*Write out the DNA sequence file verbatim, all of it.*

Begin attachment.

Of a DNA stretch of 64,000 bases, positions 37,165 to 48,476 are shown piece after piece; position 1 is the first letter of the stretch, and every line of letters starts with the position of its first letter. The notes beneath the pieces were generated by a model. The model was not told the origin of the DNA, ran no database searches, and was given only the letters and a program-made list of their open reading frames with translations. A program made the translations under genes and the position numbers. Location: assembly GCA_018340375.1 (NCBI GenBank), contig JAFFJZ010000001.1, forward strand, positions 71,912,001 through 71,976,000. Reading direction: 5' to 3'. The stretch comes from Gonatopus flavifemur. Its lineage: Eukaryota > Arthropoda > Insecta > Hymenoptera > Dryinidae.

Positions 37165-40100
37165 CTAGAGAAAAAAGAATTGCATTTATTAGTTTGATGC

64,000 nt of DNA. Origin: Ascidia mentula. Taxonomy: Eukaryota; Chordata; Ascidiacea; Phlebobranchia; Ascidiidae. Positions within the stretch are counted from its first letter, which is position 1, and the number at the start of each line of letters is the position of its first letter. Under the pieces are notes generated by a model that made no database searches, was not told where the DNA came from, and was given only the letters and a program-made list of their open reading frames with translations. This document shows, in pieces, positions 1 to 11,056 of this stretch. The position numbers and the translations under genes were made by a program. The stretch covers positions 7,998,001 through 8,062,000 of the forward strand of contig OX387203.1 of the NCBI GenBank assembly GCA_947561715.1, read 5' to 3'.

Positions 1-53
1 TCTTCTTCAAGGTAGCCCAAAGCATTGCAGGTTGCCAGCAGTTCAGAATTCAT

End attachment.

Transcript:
Of a DNA stretch of 64,000 bases, positions 37,165 to 48,476 are shown piece after piece; position 1 is the first letter of the stretch, and every line of letters starts with the position of its first letter. The notes beneath the pieces were generated by a model. The model was not told the origin of the DNA, ran no database searches, and was given only the letters and a program-made list of their open reading frames with translations. A program made the translations under genes and the position numbers. Location: assembly GCA_018340375.1 (NCBI GenBank), contig JAFFJZ010000001.1, forward strand, positions 71,912,001 through 71,976,000. Reading direction: 5' to 3'. The stretch comes from Gonatopus flavifemur. Its lineage: Eukaryota > Arthropoda > Insecta > Hymenoptera > Dryinidae.

Positions 37165-40100
37165 CTAGAGAAAAAAGAATTGCATTTATTAGTTTGATGC

64,000 nt of DNA. Origin: Ascidia mentula. Taxonomy: Eukaryota; Chordata; Ascidiacea; Phlebobranchia; Ascidiidae. Positions within the stretch are counted from its first letter, which is position 1, and the number at the start of each line of letters is the position of its first letter. Under the pieces are notes generated by a model that made no database searches, was not told where the DNA came from, and was given only the letters and a program-made list of their open reading frames with translations. This document shows, in pieces, positions 1 to 11,056 of this stretch. The position numbers and the translations under genes were made by a program. The stretch covers positions 7,998,001 through 8,062,000 of the forward strand of contig OX387203.1 of the NCBI GenBank assembly GCA_947561715.1, read 5' to 3'.

Positions 1-53
1 TCTTCTTCAAGGTAGCCCAAAGCATTGCAGGTTGCCAGCAGTTCAGAATTCAT